Sunnyside woman views vintage clothing as historical treasure


Cheryl Pira of Sunnyside shares hats from her collection of vintage clothing with those attending Tuesday's Christian Women's Connection meeting.

PROSSER - Cheryl Pira of Sunnyside has been collecting vintage clothing for approximately 40 years. Her longtime fascination with what some might view as throwaways is a treasure to her.

At Tuesday's Lower Valley Christian Women's Connection meeting in Prosser she said, "There are many ways to enjoy life...the Lord has given us interests and my interest in vintage ties led to a clothing collection."

Pira said she enjoys finding some historic item, such as a turn-of-the-century (20th century) swimsuit. The one in her collection is worth more than money. It is a testament of the past.

She said she first began collecting vintage ties when hunting the tables at yard sales as a youngster. "I love the ugliest, most unusual ties," she said.

Pira's collection has grown to include hats, shoes and other attire worn throughout history. She has in her eclectic pieces a Knights of Columbus hat and robe once owned by Clayton Speck, the founding owner of Sunnyside's C. Speck Motors.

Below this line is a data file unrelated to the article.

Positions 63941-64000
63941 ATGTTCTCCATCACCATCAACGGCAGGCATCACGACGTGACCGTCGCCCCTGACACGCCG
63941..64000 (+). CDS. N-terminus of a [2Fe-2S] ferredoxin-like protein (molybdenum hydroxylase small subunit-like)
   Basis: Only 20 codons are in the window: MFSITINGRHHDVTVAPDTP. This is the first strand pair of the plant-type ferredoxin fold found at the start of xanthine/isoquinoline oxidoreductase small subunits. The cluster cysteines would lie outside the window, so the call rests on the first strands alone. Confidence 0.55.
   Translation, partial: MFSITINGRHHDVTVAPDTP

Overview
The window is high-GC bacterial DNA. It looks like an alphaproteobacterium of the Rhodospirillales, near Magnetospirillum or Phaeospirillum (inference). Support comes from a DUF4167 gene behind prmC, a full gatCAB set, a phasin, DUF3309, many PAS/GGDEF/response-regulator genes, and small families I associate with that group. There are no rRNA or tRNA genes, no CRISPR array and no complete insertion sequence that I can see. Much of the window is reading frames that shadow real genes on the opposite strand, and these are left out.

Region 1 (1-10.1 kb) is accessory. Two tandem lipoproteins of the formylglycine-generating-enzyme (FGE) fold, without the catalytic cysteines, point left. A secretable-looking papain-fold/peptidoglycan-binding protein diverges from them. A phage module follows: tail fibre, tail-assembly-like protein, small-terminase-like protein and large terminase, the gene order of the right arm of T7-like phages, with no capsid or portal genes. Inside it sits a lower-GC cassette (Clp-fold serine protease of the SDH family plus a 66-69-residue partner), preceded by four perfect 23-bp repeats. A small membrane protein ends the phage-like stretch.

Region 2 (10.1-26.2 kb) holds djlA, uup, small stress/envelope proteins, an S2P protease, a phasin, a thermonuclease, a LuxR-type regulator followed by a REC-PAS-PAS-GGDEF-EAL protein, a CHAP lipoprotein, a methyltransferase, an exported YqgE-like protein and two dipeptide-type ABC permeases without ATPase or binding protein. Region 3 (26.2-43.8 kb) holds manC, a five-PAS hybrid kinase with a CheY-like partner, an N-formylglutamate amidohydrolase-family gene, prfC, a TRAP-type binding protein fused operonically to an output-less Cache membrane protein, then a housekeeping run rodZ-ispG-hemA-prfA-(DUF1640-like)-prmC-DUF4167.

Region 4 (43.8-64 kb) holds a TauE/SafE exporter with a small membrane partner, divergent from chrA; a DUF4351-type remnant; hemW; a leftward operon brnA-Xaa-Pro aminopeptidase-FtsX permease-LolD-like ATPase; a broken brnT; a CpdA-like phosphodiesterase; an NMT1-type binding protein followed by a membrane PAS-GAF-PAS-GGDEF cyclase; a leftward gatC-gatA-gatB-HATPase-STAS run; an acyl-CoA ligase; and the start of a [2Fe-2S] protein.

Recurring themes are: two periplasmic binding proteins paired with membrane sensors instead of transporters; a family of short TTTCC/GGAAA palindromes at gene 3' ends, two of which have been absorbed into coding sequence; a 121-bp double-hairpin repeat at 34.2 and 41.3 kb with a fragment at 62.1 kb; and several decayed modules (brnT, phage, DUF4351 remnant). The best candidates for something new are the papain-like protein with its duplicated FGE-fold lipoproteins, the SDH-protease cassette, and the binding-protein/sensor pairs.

Pira hasn't limited her collection to items found at yard sales and estate sales alone, although she said many pieces were found at amazingly low prices.

She has in her collection an heirloom baptismal gown that once belonged to her great-grandmother, as well as her mother's nightgown worn on her wedding night.

Pira has researched history because of her many finds and she said the clothing reveals a trove of historical treasures.

She has learned in her research women of 300 B.C. wore hats, for instance. The purpose of the straw hats worn at the time was to keep the sun from their eyes. Later, men were the primary wearers of hats, mainly for military purpose. Hats, said Pira, were often a sign of prestige and wealth in history.

The shoes she has collected tell another story themselves. Many of the shoes worn were much narrower, although some have characteristics of today's fashion. "Their feet must have been very narrow and they must have been much thinner," Pira said when holding up a pair of bridal shoes from more than a century ago.

Pira said clothing like that which she has collected has been thrown away throughout history. She feels it should be cherished and saved because it tells a story...the story of the past.


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